Send to

Choose Destination
J Hosp Infect. 1992 Mar;20(3):173-84.

Importance of medium and atmosphere type to both slime production and adherence by coagulase-negative staphylococci.

Author information

Department of Experimental and Clinical Microbiology, University of Sheffield.


Marked differences in both the production of slime and adherence by Staphylococcus epidermidis were observed when comparing four culture media. Slime isolated from a strain cultured in a chemically defined medium (HHW) in air was chemically indistinguishable from that formed in both HHW and synthetic dialysis fluid (SDF) in air with 5% CO2. The presence of a physiological level of CO2 during culture in tryptone soya broth (TSB) prevented production of slime. It was not possible to separate the constituents of slime from those of the culture medium in bacteria grown in TSB in air using DEAE cellulose. Slime production was notably poor in used peritoneal dialysis fluid (PUD). Adherent growth was marked in HHW and SDF but was poor in TSB and PUD when air with 5% CO2 was used. These findings emphasize the advantages in using chemically defined and biological fluids when studying slime production and adherence by S. epidermidis.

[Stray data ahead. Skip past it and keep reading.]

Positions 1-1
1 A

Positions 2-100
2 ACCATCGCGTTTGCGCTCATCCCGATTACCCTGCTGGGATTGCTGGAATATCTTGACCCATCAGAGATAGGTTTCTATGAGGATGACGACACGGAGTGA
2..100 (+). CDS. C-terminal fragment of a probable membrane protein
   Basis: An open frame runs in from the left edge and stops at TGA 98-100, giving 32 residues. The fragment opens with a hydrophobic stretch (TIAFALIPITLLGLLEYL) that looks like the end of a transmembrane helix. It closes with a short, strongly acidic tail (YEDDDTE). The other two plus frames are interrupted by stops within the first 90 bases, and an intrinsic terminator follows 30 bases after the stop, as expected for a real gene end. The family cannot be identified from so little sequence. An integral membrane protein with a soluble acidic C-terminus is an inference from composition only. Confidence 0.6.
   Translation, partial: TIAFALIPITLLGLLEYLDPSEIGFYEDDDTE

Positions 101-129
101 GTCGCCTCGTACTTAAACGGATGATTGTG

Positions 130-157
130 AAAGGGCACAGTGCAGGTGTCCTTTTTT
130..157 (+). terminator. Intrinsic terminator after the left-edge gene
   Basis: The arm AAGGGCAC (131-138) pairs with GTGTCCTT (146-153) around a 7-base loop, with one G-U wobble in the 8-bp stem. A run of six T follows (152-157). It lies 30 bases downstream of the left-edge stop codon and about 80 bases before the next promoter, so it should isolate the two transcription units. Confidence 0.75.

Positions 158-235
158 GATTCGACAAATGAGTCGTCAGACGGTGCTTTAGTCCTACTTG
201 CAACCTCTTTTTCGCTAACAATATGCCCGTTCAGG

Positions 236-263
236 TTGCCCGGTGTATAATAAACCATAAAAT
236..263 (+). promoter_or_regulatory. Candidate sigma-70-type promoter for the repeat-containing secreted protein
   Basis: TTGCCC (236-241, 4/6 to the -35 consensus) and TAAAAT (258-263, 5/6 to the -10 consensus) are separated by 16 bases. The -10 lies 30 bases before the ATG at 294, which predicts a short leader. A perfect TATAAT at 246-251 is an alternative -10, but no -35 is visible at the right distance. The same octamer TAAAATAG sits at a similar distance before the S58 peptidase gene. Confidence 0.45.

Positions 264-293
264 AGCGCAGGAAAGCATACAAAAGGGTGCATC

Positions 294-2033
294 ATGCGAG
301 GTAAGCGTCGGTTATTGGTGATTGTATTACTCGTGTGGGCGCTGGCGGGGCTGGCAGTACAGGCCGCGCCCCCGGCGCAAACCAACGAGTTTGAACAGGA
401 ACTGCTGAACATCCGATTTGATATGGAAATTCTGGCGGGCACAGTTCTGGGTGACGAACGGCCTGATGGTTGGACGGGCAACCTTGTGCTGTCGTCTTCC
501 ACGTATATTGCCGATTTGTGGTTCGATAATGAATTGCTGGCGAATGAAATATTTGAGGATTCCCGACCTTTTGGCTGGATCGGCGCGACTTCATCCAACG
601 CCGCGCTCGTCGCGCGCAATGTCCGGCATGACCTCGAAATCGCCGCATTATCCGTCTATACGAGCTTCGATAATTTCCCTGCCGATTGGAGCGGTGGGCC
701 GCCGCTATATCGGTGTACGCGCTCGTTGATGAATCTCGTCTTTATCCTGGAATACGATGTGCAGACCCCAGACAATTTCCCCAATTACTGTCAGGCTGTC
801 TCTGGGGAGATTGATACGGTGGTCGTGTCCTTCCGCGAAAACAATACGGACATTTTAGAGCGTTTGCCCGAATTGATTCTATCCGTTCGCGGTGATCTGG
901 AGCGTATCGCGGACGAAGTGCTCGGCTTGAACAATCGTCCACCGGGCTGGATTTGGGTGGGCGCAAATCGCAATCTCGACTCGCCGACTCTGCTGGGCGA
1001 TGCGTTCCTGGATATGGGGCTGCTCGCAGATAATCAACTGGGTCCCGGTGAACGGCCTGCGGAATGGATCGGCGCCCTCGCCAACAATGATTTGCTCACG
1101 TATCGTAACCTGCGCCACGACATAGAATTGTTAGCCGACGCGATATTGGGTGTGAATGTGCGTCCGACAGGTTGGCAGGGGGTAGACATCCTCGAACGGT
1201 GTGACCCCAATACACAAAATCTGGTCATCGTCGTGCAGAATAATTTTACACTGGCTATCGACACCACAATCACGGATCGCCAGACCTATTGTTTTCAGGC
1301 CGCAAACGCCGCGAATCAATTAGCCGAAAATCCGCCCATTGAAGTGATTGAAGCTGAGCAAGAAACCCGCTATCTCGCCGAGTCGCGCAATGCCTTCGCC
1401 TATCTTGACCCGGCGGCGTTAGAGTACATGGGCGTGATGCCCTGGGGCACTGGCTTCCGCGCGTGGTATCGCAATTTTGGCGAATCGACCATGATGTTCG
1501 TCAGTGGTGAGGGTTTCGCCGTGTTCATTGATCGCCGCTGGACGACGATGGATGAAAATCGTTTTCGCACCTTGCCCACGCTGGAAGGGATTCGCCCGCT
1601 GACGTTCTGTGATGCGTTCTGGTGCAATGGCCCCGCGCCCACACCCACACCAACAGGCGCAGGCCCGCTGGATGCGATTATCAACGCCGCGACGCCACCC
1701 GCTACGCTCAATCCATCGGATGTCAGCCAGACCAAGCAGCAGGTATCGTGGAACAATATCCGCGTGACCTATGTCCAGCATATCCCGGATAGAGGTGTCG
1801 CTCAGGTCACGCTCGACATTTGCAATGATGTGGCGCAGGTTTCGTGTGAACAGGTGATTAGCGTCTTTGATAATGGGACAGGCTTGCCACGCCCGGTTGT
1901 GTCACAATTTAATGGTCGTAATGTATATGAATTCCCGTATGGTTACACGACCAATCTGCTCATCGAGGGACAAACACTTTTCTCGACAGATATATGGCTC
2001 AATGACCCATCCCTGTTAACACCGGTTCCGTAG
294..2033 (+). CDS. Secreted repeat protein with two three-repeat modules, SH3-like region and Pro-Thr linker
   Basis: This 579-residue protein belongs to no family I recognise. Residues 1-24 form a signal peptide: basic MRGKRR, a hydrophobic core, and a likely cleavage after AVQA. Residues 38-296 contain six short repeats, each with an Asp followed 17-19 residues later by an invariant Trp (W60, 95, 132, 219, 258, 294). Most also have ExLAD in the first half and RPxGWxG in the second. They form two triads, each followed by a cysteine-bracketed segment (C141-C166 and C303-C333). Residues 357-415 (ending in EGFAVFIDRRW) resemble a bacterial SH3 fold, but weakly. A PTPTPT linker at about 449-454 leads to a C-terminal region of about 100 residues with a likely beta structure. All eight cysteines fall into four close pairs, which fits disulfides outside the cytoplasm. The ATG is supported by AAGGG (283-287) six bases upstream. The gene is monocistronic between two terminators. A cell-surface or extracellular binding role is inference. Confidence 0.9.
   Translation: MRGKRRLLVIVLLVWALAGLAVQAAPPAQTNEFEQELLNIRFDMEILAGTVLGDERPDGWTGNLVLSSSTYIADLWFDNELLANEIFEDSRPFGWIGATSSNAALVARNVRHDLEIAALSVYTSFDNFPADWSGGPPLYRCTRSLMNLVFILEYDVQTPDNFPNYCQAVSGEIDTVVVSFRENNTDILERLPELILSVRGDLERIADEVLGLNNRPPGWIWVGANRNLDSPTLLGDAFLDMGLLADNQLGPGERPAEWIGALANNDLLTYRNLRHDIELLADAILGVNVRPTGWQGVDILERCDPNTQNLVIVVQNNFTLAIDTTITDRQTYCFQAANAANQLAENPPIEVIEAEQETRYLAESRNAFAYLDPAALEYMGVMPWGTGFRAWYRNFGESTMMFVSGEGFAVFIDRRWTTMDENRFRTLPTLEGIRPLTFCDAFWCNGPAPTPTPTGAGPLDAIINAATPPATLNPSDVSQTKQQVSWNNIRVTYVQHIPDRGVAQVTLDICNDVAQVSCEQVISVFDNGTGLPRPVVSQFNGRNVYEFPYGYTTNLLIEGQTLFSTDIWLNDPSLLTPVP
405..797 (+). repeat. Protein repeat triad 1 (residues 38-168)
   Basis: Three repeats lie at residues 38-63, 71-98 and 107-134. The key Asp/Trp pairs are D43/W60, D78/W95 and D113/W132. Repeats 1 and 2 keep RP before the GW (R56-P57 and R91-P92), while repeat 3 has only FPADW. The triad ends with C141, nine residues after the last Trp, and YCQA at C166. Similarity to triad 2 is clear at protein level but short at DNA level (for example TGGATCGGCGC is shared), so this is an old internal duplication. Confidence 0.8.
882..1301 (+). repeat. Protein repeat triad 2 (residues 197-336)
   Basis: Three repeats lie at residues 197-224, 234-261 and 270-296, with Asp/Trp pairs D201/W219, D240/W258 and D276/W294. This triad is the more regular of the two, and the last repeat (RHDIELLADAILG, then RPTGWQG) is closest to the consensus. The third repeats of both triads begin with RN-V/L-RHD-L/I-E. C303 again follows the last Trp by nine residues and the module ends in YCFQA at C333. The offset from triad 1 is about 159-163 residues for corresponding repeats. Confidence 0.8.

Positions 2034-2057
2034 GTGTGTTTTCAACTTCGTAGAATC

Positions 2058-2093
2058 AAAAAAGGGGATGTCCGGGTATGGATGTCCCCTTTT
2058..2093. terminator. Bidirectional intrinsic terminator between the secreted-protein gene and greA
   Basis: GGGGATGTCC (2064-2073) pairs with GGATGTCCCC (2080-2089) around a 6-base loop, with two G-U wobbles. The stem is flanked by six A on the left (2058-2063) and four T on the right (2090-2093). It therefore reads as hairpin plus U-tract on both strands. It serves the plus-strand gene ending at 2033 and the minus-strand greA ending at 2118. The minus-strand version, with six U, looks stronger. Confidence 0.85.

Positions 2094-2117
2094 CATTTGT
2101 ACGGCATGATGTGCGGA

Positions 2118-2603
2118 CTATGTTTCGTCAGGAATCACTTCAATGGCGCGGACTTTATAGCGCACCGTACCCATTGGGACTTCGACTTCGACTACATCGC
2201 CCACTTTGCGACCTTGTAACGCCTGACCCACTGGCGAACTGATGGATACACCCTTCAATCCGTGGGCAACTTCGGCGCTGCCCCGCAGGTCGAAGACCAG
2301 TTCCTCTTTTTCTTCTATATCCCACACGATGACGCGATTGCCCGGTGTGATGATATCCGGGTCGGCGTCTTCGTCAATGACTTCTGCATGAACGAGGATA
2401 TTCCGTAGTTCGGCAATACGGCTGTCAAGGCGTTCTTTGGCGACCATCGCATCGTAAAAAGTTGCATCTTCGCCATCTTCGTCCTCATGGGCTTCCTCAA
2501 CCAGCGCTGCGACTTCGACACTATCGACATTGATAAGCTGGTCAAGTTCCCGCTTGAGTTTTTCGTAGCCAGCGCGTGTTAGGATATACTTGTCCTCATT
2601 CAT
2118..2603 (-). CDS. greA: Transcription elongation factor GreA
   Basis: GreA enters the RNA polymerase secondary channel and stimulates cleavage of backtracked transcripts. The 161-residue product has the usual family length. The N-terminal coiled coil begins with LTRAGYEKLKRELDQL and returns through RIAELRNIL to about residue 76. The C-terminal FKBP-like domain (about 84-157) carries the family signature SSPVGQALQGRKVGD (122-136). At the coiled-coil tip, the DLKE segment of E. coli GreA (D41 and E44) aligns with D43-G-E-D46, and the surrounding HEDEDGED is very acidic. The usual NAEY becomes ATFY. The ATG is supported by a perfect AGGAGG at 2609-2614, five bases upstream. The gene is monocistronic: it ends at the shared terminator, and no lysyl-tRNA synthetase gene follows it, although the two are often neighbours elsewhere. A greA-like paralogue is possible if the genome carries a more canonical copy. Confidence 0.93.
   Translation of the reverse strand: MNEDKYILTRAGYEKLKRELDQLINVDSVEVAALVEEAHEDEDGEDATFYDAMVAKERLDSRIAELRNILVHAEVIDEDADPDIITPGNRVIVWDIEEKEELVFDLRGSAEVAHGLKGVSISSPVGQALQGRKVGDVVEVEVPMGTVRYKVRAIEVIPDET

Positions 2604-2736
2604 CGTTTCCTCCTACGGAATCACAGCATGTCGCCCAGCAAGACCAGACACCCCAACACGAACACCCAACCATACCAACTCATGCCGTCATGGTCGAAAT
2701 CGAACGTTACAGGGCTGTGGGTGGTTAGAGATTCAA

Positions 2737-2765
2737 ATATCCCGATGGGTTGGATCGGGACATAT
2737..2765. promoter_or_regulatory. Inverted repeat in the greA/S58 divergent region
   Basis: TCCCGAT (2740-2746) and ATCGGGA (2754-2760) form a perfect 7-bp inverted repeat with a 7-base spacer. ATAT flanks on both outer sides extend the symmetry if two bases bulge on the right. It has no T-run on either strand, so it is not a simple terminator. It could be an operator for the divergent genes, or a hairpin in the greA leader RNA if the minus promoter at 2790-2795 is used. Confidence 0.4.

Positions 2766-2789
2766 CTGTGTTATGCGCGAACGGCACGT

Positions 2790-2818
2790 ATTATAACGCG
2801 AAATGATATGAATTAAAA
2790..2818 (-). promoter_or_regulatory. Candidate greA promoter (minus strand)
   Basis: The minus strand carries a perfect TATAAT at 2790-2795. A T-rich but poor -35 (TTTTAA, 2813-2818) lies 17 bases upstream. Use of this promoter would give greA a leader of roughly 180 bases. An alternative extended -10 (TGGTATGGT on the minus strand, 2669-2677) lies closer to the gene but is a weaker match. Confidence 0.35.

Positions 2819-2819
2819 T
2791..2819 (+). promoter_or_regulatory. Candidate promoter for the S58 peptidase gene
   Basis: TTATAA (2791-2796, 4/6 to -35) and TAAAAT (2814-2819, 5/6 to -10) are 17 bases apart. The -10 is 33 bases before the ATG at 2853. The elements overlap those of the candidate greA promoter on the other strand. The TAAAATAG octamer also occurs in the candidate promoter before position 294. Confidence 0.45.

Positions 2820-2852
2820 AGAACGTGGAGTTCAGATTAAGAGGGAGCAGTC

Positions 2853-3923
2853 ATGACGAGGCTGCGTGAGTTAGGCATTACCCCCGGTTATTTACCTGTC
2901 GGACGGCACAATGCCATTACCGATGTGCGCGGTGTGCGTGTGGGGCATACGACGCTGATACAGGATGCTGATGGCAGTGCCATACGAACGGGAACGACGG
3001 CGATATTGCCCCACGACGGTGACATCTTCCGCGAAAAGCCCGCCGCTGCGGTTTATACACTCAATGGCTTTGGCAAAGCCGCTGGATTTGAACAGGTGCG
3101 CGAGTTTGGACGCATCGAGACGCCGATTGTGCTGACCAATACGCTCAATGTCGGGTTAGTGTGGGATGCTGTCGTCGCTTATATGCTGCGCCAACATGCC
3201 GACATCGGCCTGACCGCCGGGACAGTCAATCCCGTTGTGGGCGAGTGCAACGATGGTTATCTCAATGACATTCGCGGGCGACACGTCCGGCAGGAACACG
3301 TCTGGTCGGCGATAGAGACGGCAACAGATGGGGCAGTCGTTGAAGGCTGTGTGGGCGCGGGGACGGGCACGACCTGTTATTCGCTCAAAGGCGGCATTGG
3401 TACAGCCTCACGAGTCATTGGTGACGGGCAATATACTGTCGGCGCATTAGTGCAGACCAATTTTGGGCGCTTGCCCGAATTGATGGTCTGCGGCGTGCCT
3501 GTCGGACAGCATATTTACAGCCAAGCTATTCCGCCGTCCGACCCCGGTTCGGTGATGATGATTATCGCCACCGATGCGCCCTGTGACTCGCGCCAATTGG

[Indexed for MEDLINE]

Supplemental Content

Full text links

Icon for Elsevier Science
Loading ...
Support Center